Lucille would say that her husband had been feeling ill in the evening and had asked for some hot chocolate but Lucille knew that if she made him a cup there would not be enough for their three children the next morning for breakfast.  The time was already getting close to midnight but apparently there were a few stores that stayed open very late, which I found very surprising in 1964.  She stated she told her husband that she was not comfortable driving on the dark winding roads around where the new home they had built was located alone and so all but told him she would go but he would have to go with her.  According to Lucille he agreed but he brought a pillow and blanket with him that he had been using inside the house.  They would find a store open and Lucille would go in, presumably with Gordon's wallet with the money, and buy the milk before returning to the winding roads to go home.  The roads were made more difficult because earlier in the day Gordon had hit a dog with the vehicle and one of the headlights had been damaged and did not work.  Lucille would claim that while driving the car seemed to shift and veer as a car does when a tire is blown.  It was soon after she saw fire out the back of the vehicle. In 1964 the Volkswagen Beetle carried the engine in the back of the car.  As the car slid she brought it to a stop on the side of the road and claimed that the fire had gotten bigger.  She would say that she went to the passenger side of the vehicle but the door was locked and Gordon was not responding.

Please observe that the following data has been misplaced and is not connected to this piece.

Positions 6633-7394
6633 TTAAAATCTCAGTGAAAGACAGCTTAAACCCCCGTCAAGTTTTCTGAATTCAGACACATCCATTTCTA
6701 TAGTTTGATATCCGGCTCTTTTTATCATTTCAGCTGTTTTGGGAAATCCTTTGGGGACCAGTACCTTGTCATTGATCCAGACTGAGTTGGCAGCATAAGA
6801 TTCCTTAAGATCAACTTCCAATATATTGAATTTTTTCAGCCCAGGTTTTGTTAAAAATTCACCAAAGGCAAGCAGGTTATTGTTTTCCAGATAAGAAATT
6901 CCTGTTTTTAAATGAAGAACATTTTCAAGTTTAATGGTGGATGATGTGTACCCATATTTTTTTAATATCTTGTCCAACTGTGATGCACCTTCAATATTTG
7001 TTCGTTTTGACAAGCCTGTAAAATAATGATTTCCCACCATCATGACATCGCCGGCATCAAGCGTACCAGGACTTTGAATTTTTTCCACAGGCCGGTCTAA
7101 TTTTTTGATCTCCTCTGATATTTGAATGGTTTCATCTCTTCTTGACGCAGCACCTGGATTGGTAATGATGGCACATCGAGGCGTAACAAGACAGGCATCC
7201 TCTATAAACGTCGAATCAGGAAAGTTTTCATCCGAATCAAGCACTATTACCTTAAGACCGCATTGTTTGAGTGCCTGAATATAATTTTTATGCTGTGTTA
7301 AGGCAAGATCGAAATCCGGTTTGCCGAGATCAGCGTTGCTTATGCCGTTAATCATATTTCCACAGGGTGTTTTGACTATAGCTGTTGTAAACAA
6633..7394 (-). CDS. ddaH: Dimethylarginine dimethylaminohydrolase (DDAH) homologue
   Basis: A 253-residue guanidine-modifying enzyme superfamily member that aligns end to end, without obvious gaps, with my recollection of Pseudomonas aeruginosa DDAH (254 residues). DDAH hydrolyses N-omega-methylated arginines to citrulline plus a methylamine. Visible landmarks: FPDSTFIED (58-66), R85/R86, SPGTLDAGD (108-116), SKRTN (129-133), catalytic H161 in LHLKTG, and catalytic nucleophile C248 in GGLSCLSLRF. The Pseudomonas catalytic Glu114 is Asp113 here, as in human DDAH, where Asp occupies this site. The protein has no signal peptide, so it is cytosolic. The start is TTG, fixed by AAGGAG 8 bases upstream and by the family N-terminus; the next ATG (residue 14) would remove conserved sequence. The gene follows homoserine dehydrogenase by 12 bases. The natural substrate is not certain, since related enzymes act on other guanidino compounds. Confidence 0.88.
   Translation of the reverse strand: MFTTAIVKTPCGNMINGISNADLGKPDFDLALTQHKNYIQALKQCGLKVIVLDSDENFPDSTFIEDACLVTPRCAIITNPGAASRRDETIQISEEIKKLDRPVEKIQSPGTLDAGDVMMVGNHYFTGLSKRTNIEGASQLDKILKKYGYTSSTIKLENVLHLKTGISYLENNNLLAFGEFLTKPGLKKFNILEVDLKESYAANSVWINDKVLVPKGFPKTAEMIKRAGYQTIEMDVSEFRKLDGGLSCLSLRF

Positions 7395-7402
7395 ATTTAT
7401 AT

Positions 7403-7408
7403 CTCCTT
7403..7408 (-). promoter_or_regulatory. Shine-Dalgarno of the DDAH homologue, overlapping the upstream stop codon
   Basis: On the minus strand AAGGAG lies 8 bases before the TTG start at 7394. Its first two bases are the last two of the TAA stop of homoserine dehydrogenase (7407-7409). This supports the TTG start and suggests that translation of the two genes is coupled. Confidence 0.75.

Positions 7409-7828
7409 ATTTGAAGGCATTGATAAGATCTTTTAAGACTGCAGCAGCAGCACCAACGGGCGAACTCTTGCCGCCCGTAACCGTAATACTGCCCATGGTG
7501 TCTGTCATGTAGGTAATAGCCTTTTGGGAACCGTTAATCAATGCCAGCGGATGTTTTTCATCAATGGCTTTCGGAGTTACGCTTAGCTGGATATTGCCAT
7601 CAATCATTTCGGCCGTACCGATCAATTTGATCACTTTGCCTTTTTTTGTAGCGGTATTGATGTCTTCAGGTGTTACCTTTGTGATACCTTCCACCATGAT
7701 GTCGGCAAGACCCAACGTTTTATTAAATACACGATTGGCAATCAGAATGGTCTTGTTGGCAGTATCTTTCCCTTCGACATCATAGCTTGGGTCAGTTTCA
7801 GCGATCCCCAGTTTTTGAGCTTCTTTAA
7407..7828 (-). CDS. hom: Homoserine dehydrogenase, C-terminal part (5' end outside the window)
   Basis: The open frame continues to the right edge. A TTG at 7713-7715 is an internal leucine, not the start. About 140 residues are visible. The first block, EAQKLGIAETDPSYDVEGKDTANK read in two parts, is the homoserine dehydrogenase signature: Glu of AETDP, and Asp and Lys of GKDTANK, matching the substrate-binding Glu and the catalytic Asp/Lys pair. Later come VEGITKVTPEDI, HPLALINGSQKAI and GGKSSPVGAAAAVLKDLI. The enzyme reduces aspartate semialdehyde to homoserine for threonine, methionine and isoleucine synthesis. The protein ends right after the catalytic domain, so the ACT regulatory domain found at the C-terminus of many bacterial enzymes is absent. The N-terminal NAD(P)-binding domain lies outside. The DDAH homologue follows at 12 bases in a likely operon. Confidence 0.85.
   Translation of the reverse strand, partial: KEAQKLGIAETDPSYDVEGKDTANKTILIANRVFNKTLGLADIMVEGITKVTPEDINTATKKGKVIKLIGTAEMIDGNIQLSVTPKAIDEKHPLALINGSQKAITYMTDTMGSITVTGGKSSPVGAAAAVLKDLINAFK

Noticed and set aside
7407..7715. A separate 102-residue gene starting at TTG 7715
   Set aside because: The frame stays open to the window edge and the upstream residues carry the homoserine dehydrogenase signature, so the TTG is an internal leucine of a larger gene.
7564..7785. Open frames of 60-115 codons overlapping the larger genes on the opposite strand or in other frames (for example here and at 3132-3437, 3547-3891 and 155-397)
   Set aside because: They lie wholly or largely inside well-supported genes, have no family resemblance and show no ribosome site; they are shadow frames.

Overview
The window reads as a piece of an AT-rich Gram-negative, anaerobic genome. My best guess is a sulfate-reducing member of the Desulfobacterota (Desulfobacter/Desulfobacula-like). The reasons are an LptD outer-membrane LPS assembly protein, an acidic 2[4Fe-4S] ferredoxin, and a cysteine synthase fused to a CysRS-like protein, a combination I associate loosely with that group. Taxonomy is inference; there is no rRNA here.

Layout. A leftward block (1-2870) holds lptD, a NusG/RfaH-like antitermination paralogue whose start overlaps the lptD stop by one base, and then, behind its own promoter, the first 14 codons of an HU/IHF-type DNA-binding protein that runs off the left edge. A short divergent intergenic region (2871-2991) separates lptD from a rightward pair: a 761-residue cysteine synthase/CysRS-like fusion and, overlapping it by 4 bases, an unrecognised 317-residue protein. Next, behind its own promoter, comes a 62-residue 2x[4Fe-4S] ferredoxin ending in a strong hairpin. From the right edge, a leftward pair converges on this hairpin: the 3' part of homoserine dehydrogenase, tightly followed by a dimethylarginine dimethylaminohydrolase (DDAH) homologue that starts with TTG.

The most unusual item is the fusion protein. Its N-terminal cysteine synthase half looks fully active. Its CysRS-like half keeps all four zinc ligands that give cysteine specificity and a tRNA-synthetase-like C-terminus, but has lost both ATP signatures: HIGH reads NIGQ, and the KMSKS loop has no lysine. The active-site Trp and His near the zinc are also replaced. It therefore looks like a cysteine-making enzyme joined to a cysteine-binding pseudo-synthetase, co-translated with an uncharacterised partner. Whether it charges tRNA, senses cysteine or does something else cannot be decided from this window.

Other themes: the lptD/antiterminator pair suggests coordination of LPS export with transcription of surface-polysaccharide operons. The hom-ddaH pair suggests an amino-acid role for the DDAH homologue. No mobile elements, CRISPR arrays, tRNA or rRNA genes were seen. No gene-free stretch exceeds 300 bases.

A few months prior to this Lucille had been driving near the area she thought she was now at with their daughter Debbie and another vehicle had hit her.  While most of the area was sparsely populated where the accident happened was not far from a home in which Debbie, who needed stitches later, got help. According to Lucille she thought this accident was near that same area and thought she would find the home.  Much was made about the fact that it took Lucille what was said to be nearly two hours (although I admit I am unsure this is completely accurate) to get help when she knocked on the strangers door.